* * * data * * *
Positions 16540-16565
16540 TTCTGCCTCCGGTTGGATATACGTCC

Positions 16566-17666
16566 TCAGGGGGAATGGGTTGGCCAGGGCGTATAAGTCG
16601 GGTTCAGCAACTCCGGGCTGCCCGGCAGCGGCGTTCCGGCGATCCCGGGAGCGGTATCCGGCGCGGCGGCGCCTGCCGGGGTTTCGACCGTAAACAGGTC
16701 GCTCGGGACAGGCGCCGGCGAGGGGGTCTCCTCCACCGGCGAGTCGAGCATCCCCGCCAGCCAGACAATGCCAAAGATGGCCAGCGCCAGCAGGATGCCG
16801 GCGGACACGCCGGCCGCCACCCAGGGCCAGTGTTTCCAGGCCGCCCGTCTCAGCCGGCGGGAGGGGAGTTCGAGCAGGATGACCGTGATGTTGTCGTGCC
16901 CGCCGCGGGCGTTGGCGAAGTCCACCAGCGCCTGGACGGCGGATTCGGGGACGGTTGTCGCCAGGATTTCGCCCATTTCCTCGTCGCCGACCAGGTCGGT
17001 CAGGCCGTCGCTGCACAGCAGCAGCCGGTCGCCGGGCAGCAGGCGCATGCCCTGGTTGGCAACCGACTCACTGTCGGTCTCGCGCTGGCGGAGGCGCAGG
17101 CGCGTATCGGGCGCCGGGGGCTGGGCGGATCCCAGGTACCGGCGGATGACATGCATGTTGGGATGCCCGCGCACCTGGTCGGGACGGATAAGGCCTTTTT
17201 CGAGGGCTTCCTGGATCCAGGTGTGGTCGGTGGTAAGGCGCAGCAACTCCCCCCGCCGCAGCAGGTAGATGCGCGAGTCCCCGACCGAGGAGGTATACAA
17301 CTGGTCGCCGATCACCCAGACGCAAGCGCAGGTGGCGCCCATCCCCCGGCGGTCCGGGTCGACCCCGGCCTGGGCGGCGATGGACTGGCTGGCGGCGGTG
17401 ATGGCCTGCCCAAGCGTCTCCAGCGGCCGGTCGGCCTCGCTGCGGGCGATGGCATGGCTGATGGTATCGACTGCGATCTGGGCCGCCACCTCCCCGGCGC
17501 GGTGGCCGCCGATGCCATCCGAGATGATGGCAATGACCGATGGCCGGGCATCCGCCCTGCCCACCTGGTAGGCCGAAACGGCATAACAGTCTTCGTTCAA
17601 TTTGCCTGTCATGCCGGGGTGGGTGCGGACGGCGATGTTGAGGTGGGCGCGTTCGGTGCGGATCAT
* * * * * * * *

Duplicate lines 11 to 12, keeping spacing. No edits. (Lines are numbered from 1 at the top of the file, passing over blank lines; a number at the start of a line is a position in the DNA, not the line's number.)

17201 CGAGGGCTTCCTGGATCCAGGTGTGGTCGGTGGTAAGGCGCAGCAACTCCCCCCGCCGCAGCAGGTAGATGCGCGAGTCCCCGACCGAGGAGGTATACAA
17301 CTGGTCGCCGATCACCCAGACGCAAGCGCAGGTGGCGCCCATCCCCCGGCGGTCCGGGTCGACCCCGGCCTGGGCGGCGATGGACTGGCTGGCGGCGGTG